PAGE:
Steven Dubin’s “Displays of Power” delves into the ways museums affect the public’s view of sub and major cultures within their communities. As an anthropologist, the concepts were riveting, because museums have long been a bastion of cultural superiority. Reading about public backlash against museums whose exhibits question the greater culture (as with the “Enola Gay” exhibit attempt) or museums that attempt to display the “other” culture without consulting that culture( like “Harlem on My Mind”) gets to the very root of ethnocentric Western ideologies.
I interviewed Amy McKune, Director of Museum Collections at the Eiteljorg Museum of American Indians and Western Art, about her experiences and viewpoints on museums presenting controversial exhibits. While she has not been part of any exhibitions that have resulted in public backlash, she believes it is part of a museum’s role to present compelling exhibits, which sometimes become controversial. One of her points I found particularly compelling involves the way in which exhibits about Native culture are displayed. As Amy pointed out, some of the largest government museums still keep displays that are outdated and do not always reflect current thinking about standards of collections care.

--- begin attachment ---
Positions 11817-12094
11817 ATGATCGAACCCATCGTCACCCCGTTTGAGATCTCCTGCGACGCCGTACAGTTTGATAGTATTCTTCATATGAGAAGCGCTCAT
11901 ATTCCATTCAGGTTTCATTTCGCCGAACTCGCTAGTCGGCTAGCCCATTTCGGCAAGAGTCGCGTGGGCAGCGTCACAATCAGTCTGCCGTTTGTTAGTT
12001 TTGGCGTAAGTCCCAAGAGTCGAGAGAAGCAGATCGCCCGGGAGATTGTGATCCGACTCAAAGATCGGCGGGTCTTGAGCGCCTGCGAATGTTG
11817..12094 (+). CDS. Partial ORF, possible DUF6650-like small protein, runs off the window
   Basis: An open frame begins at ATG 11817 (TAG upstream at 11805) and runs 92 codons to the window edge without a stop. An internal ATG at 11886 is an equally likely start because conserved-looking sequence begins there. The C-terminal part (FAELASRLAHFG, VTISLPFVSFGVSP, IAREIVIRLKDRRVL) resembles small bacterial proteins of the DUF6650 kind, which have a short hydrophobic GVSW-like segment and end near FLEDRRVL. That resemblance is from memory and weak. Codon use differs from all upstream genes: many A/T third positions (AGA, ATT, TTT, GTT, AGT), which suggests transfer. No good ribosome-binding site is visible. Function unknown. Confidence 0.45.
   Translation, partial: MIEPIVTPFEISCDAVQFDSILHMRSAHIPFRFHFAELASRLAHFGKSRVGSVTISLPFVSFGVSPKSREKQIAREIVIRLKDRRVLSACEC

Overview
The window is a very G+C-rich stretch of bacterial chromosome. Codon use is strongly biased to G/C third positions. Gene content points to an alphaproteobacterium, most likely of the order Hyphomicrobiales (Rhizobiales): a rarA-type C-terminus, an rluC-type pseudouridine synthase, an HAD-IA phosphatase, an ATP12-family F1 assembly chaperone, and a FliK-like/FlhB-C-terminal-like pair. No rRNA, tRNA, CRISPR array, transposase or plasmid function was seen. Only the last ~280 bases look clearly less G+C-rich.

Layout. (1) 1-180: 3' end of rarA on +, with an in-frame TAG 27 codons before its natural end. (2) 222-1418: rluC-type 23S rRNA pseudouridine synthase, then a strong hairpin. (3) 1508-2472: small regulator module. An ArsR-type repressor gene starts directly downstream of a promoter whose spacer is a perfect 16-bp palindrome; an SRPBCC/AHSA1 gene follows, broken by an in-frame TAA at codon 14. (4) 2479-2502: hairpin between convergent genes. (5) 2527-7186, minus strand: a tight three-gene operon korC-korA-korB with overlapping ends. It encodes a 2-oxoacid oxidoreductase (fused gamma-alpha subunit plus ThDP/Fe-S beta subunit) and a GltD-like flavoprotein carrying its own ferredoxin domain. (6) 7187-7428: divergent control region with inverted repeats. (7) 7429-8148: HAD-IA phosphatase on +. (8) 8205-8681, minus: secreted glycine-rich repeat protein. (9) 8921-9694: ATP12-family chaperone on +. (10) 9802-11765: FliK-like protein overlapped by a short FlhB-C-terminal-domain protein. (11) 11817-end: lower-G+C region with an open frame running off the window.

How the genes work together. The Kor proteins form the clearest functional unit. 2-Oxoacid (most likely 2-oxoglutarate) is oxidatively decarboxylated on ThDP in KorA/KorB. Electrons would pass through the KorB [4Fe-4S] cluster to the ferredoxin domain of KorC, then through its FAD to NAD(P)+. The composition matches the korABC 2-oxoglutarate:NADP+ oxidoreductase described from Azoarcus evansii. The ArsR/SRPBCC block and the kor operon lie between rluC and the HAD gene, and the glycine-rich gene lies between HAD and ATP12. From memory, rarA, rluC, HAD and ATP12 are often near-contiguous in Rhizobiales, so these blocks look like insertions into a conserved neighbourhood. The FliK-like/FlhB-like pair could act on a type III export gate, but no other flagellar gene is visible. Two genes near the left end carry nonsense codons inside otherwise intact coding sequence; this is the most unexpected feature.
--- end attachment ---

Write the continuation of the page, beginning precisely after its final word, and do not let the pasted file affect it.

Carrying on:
I found her point particularly compelling in regards to public reaction. Museums have made a shift if trying to change outdated exhibits regarding Native cultures. But it seems odd to me that more outrage on the community’s is not directed at these outdated exhibits. It makes me wonder: is this due largely in part to how we are educated, or rather not educated, about Native cultures as a larger society?